When I decided to start writing a blog one of the things that stopped me from beginning straight away was choosing the right name. I spent a lot of time and energy stressing about what would be cool, catchy and convey exactly what I was all about.
But then I just took action. I sat down and stared writing.
I went on wordpress one day, all of a sudden I had a name for my blog and I was away. I realised that it didnt matter, I just needed something on the table (well maybe not quite anything), and that I could always refine and imrpove from there.
I also struggled with what content I’d like to talk about. Should I post on travel? Challenges? Random thoughts and things that I notice along the way? Is it going to be a mish mash of things that whir through my mind? Probably!
However now that I have gained some momentum, sharing my thoughts is not as hard as i’d thought it was going to be, and the simple act of writing provides clarity and organisation.
Coming from a person who felt so overwhelmed that she never really had the time to sit down and think, to a girl who sets aside time everyday for conscious thought, is amazing.
That first step is the hardest and now that I have begun my journey I can see more clearly that it was simply indecision that was holding me back and making my mind feel like chicken soup.
So don’t worry about what anyone else thinks, just set time aside to sit down and write, and do it for you 🙂
So here I am – a happy solo female traveller going with the flow for the first time in my life – but more to the point how did I get here? And where in the world exactly is Carmen Sandiago?
For so long I was going about my life doing exactly what “society” expected me to do – go to school, get a university education which leads to a good career, follow hobbies, play sport and make friends.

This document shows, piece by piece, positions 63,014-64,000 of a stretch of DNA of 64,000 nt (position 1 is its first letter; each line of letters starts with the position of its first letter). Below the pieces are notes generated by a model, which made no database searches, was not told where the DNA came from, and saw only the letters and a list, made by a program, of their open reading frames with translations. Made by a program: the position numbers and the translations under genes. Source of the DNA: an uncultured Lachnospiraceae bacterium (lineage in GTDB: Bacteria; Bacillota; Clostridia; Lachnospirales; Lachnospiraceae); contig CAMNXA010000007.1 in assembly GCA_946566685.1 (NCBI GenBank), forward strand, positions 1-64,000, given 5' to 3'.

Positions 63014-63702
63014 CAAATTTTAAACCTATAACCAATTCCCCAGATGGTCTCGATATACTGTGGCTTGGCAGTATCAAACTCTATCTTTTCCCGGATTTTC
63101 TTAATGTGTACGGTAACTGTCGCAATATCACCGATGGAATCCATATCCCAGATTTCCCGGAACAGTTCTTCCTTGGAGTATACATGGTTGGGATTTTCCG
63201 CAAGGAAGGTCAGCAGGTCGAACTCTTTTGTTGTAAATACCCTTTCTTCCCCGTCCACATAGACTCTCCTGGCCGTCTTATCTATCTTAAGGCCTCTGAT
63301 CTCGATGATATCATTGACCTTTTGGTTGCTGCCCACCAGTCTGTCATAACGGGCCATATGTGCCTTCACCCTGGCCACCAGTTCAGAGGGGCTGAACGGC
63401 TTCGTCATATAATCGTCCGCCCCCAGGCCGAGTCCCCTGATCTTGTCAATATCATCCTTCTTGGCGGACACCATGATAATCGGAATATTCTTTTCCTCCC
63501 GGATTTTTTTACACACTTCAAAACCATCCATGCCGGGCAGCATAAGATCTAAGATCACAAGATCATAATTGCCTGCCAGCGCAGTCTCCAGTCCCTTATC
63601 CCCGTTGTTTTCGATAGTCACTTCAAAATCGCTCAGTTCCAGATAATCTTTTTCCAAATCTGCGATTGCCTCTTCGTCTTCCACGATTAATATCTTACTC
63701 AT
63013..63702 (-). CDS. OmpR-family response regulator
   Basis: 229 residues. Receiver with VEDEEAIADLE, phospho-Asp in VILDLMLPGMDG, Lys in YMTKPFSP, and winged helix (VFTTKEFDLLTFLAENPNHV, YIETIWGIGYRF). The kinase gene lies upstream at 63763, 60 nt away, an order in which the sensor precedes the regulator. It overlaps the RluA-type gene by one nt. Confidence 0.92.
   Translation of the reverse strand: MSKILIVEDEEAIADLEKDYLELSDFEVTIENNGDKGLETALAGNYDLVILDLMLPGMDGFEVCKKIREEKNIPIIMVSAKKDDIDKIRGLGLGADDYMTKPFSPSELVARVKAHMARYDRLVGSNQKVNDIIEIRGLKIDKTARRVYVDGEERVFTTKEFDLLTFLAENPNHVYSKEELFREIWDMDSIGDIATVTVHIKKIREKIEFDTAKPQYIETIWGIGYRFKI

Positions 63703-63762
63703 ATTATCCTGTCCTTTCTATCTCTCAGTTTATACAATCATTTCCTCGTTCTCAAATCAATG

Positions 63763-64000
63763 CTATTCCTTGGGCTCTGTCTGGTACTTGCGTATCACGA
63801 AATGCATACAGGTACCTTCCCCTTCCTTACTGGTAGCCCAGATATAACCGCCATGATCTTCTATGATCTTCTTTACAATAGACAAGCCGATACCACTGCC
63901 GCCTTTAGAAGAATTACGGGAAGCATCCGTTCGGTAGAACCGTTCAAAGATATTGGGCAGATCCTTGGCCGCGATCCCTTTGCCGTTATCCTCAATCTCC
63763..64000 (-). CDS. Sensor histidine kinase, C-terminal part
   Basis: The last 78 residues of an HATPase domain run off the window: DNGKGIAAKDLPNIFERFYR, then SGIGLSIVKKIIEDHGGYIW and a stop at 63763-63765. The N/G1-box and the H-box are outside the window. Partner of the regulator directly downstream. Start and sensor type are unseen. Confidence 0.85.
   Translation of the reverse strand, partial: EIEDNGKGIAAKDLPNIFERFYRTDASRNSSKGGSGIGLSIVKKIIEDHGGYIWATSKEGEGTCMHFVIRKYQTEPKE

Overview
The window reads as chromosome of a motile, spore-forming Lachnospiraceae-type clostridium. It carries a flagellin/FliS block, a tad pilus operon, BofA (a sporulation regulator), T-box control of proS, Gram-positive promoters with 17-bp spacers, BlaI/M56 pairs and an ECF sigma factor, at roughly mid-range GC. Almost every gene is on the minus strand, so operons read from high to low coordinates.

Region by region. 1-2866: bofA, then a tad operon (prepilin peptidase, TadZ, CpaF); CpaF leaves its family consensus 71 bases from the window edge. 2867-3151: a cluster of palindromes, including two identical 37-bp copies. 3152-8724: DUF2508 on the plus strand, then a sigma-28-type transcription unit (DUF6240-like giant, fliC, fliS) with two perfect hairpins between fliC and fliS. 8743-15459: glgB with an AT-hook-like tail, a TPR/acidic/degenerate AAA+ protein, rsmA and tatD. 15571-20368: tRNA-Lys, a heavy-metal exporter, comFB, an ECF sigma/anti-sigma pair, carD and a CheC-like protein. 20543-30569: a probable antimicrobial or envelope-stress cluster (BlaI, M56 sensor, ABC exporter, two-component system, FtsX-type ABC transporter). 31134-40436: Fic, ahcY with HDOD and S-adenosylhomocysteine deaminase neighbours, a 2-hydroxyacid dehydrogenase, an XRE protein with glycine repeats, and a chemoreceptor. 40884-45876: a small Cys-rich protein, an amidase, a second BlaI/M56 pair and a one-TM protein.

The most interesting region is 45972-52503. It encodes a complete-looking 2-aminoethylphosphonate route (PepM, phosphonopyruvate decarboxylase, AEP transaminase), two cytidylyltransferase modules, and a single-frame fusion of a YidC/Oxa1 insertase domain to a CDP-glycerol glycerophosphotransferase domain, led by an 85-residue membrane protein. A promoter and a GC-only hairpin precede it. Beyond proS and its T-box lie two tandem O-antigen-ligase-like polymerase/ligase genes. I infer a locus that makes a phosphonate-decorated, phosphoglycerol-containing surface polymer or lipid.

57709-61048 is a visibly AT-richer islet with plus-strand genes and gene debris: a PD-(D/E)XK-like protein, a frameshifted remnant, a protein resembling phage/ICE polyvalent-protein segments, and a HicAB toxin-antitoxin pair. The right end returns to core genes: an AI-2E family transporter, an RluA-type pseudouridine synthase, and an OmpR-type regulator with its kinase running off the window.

Always above average at everything I tried, but never exemplary, I always felt something was lacking. In any case I never really felt like I fit in, a bit like a square peg in a round hole.
My time at university was great but the endless stream of social events and waterski trips to organise just masked the fact that underneath it all, I hadn’t yet found what I was seeking – what exactly is it that I want to do with my time in this life?
Through primary school my two best friends had always known what they wanted to be when they “grew up” – a chef and a hairdresser. Sure enough, thats the path that life has carved for them, and on the surface, they seem happy.
I however, never felt like I had a natural calling…
As a bit of a multitasker took to being experienced in just about anything – since variety keeps me interested. This has meant though that I have not followed any one true passion enough to become a master in it, whatever that may actually mean!
Underneath the cover of having a decent career, many friends and plenty of hobbies, I was becoming more and more unhappy about the fact that I wasn’t sure that I was following the right path and achieving everything I was capable of… the self doubt and insecurity would set in and my mind would tell me all the reasons why I wasn’t able to do it rather than believing that I could.
My worst enemy was in my own mind…
The fear of making the wrong decision has kept me hostage for such a long time, and it has only been recently that I have finally realised that any decision is a good decision. More on that later!
Publishing this blog post is the first step towards ending my constant procrastination and indecision, finally holding myself accountable and realising that putting something on the table is better than nothing at all, even if it is not perfect the first time.
I’m aiming to update my blog every fortnight with my progress, stories and anything else helpful that I come across along the way – hopefully you can read along and enjoy the ride!
Adios for now